Saturday, May 21

Promises that the industrial plan will not be a glossy brochure: – Now it’s action

Minister of Trade and Industry Jan Christian Vestre (Labor Party) makes a plan for new Norwegian industrial adventures, and promises «action». – We are working in high gear, he says.

Minister of Trade and Industry Jan Christian Vestre (Labor Party).

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The Minister has invited E24 to his office in Kongens gate to talk about the great industrial promise he is planning.

Vestre will make a plan for a comprehensive green industrialization of Norway, on behalf of the Prime Minister. It will unite the various ministries and instruments, such as Enova, Eksfin and Innovation Norway, and accelerate the green shift.

– This is a wake-up call. We will make the biggest change in the Norwegian economy ever, and it is urgent to get started, says Vestre.

He wants to look up after a winter with a dramatic electricity price crisis and more corona crisis, which has required a power package for around 13 billion and new corona grips around 20 billion.

– Out of the seminar rooms

Going forward, Norway has some very demanding climate goals to achieve, and the government believes that new export-oriented jobs are needed. according to the report «Norway towards 2025» the oil industry could lose 4,000-6,000 jobs annually between 2025 and 2050.

– The demand for oil and gas will eventually fall, and we must be prepared for it to happen faster than we think. Prices for renewables are changing, and the EU is serious about the goal of decarbonising its markets by 2050. Then it is urgent to increase activity, especially in mainland Norway, says Vestre.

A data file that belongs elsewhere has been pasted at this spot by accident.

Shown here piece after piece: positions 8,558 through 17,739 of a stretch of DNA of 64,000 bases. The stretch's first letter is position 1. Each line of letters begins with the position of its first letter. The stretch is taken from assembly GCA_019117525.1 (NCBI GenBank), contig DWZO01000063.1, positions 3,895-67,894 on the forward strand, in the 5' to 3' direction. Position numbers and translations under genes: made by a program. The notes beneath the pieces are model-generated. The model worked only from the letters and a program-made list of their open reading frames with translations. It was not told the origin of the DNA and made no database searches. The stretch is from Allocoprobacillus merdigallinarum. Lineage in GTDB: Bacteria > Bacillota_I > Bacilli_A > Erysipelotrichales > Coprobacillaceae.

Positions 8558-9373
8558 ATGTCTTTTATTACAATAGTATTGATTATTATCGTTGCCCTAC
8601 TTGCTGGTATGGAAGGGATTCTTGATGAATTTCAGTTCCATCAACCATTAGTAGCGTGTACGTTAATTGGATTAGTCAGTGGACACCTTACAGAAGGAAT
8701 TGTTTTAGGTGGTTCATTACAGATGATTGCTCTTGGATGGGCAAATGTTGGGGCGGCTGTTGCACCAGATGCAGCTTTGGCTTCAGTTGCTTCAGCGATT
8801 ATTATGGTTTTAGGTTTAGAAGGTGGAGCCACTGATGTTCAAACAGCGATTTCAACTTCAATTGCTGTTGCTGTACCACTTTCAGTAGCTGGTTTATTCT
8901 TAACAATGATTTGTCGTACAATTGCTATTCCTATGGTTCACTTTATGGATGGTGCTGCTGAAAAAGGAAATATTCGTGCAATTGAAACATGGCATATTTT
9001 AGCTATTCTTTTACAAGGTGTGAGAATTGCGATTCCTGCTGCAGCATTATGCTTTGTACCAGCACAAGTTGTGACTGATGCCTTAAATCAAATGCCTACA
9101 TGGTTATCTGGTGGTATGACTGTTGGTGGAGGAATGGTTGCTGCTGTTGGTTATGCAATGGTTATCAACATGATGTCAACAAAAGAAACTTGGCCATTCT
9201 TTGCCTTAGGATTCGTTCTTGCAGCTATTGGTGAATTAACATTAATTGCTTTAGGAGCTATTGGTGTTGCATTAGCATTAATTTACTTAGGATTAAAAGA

– That is why the Prime Minister has given an assignment to the Ministry of Trade and Industry to coordinate our efforts for green industrial lifts, he says.

This is today spread across many ministries, instruments and programs.

– In order to accelerate and get out of the seminar rooms and into the construction and reindustrialization of Norway with green technology, we must work differently. This is an innovation, says the Minister of Trade and Industry.

– Now it’s action

A very high stack of climate plans has been built up in recent decades, such as Roadmap for green competitiveness and Klimakur. But Norwegian emissions are not far from where they were in 1990. Now Vestre will cut emissions by 55 percent in eight years and at the same time create lots of new jobs.

The Minister of Trade and Industry talks about green industry. Batteries. Offshore wind. Capture and storage of CO₂. Hydrogen. Green shipping. Forest and bioeconomy. The world’s greenest process industry.

– We are working in high gear, and during the spring we will present the plan for the major industrial journey, says Vestre.

– I do not intend to make a great brochure with glossy pictures that do not really say anything. We have plenty of that in this country. Now it’s action, he says.

The Hurdal platform does not quantify any specific measure of, for example, offshore wind or hydrogen. Vestre can not say whether there will be specific targets for how many gigawatts of offshore wind Norway will develop in the long term, but says that the government is working on specific targets for green and blue hydrogen.

– A lot happens here

Storting representative Nikolai Astrup (H) is not so impressed that there will be a new road map. He believes that the previous government did far more than hold seminars.

– The fact is that a lot happens here, says Astrup to E24.

He points to Statnett’s analyzes of power consumption up to 2026, which show a sharp increase in electricity demand. The estimate is based on very specific applications from battery factories and hydrogen projects such as Yara on Herøya or in Hammerfest, Astrup points out.

– There has never been greater activity in new industrial projects than in recent years. There are concrete projects around the coast that are now looking for more power, and we see this in the capital markets where there has been a new record in the number of new IPOs and many new investments. We have never had such an offensive instrument apparatus as the one we left to the red-greens, says Astrup.